Innovation Built On Experience

Project Profile
Lister Housing Co-operative, Lauriston Place, Edinburgh

Project Team
BCA Insulation Changeworks Lister Housing Co-operative Project

Proctor Representatives
John Johnston

Spacetherm C

BCA Insulation were approached by Lister Housing Co-operative to survey garden flats with solid floors in Lauriston Place, Edinburgh with a view to proposing a system of floor insulation that could be installed without great disruption to the tenants or the existing form of construction.

The project is in a conservation area where any changes to the structure have to be considered.On carrying out the survey they noted several reasons why the proposed system would have to be as slim as possible. These were:
  • 1. The fitted kitchen contained base units with work tops at a standard working height and any great increase in the floor could affect this.

  • 2. Similarly, the bathroom sanitary ware was fitted and boxed in again making the option of removing and later refitting the items unattractive.

  • 3. The gap between the radiators and the existing floor was reasonably small and would not take much of a rise before they needed lifting.

  • 4. There were fitted gas appliances in decorative fire places with hearths that didn’t have much scope for movement.

  • 5. Doorway heights were not generous and could not be reduced any more than necessary.

  • 6. Lister Housing Co-operative wished to minimise damage to old 6-panel doors in this B Listed flat.

  • Taking all of the above into consideration BCA offered two options. Both options were able to carry domestic loading without the need for timber battening, which would introduce thermal bridging and increase the labour content. For both options BCA calculated the insulation values using new build thermal efficiency standards as a target. The systems were a chipboard and urethane composite total thickness 73mm (delivering a U-Value of 0.22W/m2K), and a MDF and Spacetherm composite total thickness 30mm (delivering a U-Value of 0.25W/m2K). Through a Value Engineering exercise BCA demonstrated that although the urethane system was cheaper to lay, the knock-on cost was considerable as the increase in floor level would result in the skirtings being replaced, sanitary ware and kitchen units being removed and lifted and the gas fires being removed and refitted involving CORGI engineers. It would also reduce the door opening by almost two inches more than the Spacetherm option.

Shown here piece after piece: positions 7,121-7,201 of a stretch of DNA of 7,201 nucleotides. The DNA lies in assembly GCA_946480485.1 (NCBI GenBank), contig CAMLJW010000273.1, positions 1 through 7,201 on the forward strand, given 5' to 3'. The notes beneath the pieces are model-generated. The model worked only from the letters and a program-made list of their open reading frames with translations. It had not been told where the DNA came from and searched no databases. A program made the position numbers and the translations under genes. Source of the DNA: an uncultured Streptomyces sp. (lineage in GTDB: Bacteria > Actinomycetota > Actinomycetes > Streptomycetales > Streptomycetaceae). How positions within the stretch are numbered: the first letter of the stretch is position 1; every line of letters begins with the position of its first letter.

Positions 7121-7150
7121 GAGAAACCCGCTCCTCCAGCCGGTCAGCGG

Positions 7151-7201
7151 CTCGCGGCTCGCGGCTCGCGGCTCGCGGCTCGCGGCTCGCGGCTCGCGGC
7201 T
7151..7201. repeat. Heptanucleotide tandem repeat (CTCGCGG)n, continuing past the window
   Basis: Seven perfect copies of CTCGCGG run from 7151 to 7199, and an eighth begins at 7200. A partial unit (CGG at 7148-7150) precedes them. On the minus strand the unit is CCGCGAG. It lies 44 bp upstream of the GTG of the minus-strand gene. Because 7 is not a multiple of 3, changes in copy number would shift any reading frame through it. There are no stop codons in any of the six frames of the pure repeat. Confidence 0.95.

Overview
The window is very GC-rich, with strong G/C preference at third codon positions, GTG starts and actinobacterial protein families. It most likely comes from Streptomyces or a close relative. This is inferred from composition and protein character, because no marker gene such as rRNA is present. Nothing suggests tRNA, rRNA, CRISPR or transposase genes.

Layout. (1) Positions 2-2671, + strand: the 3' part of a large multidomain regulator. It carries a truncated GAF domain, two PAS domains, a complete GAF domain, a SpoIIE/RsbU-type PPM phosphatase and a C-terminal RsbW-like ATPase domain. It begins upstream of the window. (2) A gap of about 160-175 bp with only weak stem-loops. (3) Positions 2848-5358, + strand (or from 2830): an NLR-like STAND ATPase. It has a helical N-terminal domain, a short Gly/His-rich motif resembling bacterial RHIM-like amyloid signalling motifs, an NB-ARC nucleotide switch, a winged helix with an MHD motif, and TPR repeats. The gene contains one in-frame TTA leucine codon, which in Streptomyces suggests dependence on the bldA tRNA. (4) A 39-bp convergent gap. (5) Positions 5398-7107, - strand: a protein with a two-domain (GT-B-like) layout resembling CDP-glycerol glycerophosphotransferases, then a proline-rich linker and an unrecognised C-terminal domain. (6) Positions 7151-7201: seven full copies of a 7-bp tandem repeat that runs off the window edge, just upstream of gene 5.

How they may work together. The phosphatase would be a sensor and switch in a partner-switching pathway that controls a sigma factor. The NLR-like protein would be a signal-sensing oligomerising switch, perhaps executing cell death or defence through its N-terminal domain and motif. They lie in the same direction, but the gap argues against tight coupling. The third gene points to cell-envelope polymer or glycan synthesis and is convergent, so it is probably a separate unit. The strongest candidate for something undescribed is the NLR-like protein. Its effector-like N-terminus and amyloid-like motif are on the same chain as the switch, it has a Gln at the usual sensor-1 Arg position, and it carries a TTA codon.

The client eventually chose the Spacetherm option on the balance of benefits, which included savings from being able to retain the existing skirting (as enough of it remained visible with the thinner Spacethermoption). A further benefit was being able to cut the existing door down to size rather than replace it (which would have been necessary with the urethane option as the amount to be cut would have encroached on the mortice and tenon connection that holds the door together).

    The works were programmed in immediately after the injection of a new damp proof course, where BCA were involved in patching the floor screed where it had been removed as part of the damp proofing work. They also lifted and later relaid laminate flooring.

    The works were carried out in one or two rooms at a time allowing the householders to continue living in the flat during the work.
    ,br> The system dealt with the slight undulations in floor level with only small areas of self levelling screed needing to be applied by BCA. On completion both the householders and client were delighted with the finish and immediate improvement in comfort levels.

    The energy efficiency improvements are being carried out as part of the Energy Heritage project co-ordinated by Changeworks and are being carried out with the involvement and sponsorship of the following; EAGA Partnership Charitable Trust, Edinburgh World Heritage, Communities Scotland, Lister Housing Co-op and Scottish Power.

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